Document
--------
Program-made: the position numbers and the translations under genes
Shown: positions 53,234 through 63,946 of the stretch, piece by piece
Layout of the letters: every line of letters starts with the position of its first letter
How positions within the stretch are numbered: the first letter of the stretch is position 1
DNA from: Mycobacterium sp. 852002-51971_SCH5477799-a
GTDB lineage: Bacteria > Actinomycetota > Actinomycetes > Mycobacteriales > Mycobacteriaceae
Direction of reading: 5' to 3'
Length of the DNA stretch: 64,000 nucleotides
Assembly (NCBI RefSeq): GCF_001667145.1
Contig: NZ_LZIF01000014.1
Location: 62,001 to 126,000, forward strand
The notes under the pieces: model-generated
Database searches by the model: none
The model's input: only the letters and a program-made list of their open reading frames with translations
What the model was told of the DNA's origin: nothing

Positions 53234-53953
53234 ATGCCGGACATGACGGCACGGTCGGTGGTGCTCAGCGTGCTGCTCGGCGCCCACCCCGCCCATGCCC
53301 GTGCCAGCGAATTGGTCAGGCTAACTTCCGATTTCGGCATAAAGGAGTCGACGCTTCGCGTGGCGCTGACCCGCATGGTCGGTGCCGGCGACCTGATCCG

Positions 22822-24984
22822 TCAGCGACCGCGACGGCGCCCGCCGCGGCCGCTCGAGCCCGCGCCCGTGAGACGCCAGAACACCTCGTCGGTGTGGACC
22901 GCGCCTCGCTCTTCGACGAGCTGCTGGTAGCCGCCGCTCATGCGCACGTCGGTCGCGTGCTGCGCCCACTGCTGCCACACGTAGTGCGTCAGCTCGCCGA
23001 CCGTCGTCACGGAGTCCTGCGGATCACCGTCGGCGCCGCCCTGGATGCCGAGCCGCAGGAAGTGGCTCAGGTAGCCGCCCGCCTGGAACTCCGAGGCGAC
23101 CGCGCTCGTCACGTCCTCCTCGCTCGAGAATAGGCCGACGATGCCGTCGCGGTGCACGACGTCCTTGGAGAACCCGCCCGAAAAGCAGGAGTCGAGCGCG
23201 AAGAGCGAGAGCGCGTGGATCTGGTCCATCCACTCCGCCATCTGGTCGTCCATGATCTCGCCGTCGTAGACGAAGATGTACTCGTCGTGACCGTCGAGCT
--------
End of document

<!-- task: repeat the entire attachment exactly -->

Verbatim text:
Program-made: the position numbers and the translations under genes
Shown: positions 53,234 through 63,946 of the stretch, piece by piece
Layout of the letters: every line of letters starts with the position of its first letter
How positions within the stretch are numbered: the first letter of the stretch is position 1
DNA from: Mycobacterium sp. 852002-51971_SCH5477799-a
GTDB lineage: Bacteria > Actinomycetota > Actinomycetes > Mycobacteriales > Mycobacteriaceae
Direction of reading: 5' to 3'
Length of the DNA stretch: 64,000 nucleotides
Assembly (NCBI RefSeq): GCF_001667145.1
Contig: NZ_LZIF01000014.1
Location: 62,001 to 126,000, forward strand
The notes under the pieces: model-generated
Database searches by the model: none
The model's input: only the letters and a program-made list of their open reading frames with translations
What the model was told of the DNA's origin: nothing

Positions 53234-53953
53234 ATGCCGGACATGACGGCACGGTCGGTGGTGCTCAGCGTGCTGCTCGGCGCCCACCCCGCCCATGCCC
53301 GTGCCAGCGAATTGGTCAGGCTAACTTCCGATTTCGGCATAAAGGAGTCGACGCTTCGCGTGGCGCTGACCCGCATGGTCGGTGCCGGCGACCTGATCCG

Positions 22822-24984
22822 TCAGCGACCGCGACGGCGCCCGCCGCGGCCGCTCGAGCCCGCGCCCGTGAGACGCCAGAACACCTCGTCGGTGTGGACC
22901 GCGCCTCGCTCTTCGACGAGCTGCTGGTAGCCGCCGCTCATGCGCACGTCGGTCGCGTGCTGCGCCCACTGCTGCCACACGTAGTGCGTCAGCTCGCCGA
23001 CCGTCGTCACGGAGTCCTGCGGATCACCGTCGGCGCCGCCCTGGATGCCGAGCCGCAGGAAGTGGCTCAGGTAGCCGCCCGCCTGGAACTCCGAGGCGAC
23101 CGCGCTCGTCACGTCCTCCTCGCTCGAGAATAGGCCGACGATGCCGTCGCGGTGCACGACGTCCTTGGAGAACCCGCCCGAAAAGCAGGAGTCGAGCGCG
23201 AAGAGCGAGAGCGCGTGGATCTGGTCCATCCACTCCGCCATCTGGTCGTCCATGATCTCGCCGTCGTAGACGAAGATGTACTCGTCGTGACCGTCGAGCT